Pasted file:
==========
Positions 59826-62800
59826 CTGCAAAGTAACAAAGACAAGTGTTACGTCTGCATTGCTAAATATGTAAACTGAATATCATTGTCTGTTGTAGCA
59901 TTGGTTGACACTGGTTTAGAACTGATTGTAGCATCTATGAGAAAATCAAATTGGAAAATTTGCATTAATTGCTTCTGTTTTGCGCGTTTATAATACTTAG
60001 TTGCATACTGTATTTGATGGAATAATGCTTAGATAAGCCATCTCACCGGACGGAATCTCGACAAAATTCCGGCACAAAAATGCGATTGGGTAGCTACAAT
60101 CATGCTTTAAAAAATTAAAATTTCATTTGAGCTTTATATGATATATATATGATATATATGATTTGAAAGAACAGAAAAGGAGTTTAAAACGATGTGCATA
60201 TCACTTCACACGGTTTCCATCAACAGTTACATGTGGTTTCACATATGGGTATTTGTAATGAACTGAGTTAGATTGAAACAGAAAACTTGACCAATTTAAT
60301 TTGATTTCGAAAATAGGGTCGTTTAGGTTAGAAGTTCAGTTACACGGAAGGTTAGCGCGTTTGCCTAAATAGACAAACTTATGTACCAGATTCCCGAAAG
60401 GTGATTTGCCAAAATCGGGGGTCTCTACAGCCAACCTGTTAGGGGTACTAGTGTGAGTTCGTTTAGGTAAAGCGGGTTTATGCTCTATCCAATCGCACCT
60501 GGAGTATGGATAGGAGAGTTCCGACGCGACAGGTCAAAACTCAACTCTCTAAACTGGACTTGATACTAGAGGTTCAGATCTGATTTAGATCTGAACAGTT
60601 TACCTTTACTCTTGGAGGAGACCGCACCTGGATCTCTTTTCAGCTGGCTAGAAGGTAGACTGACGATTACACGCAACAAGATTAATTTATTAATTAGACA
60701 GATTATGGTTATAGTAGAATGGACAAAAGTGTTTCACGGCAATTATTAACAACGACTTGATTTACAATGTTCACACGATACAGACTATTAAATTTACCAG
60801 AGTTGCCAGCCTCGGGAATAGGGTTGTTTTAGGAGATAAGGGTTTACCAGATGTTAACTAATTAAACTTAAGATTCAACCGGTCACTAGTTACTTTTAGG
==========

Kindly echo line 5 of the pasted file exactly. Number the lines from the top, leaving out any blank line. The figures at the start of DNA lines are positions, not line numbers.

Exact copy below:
60101 CATGCTTTAAAAAATTAAAATTTCATTTGAGCTTTATATGATATATATATGATATATATGATTTGAAAGAACAGAAAAGGAGTTTAAAACGATGTGCATA